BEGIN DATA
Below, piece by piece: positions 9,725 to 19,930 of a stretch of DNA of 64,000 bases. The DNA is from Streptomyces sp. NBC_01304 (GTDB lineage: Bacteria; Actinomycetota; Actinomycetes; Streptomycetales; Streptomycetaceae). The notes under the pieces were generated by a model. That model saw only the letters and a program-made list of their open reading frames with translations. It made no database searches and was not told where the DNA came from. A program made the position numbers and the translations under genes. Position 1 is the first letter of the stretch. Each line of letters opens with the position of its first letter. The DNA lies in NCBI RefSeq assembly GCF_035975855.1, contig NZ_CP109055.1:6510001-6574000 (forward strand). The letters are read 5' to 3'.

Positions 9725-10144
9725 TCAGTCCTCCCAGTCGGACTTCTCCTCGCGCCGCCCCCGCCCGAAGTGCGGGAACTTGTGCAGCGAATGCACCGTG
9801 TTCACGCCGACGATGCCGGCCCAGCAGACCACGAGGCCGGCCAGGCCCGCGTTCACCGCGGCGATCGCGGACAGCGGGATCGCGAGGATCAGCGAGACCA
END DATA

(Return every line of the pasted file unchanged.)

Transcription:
Below, piece by piece: positions 9,725 to 19,930 of a stretch of DNA of 64,000 bases. The DNA is from Streptomyces sp. NBC_01304 (GTDB lineage: Bacteria; Actinomycetota; Actinomycetes; Streptomycetales; Streptomycetaceae). The notes under the pieces were generated by a model. That model saw only the letters and a program-made list of their open reading frames with translations. It made no database searches and was not told where the DNA came from. A program made the position numbers and the translations under genes. Position 1 is the first letter of the stretch. Each line of letters opens with the position of its first letter. The DNA lies in NCBI RefSeq assembly GCF_035975855.1, contig NZ_CP109055.1:6510001-6574000 (forward strand). The letters are read 5' to 3'.

Positions 9725-10144
9725 TCAGTCCTCCCAGTCGGACTTCTCCTCGCGCCGCCCCCGCCCGAAGTGCGGGAACTTGTGCAGCGAATGCACCGTG
9801 TTCACGCCGACGATGCCGGCCCAGCAGACCACGAGGCCGGCCAGGCCCGCGTTCACCGCGGCGATCGCGGACAGCGGGATCGCGAGGATCAGCGAGACCA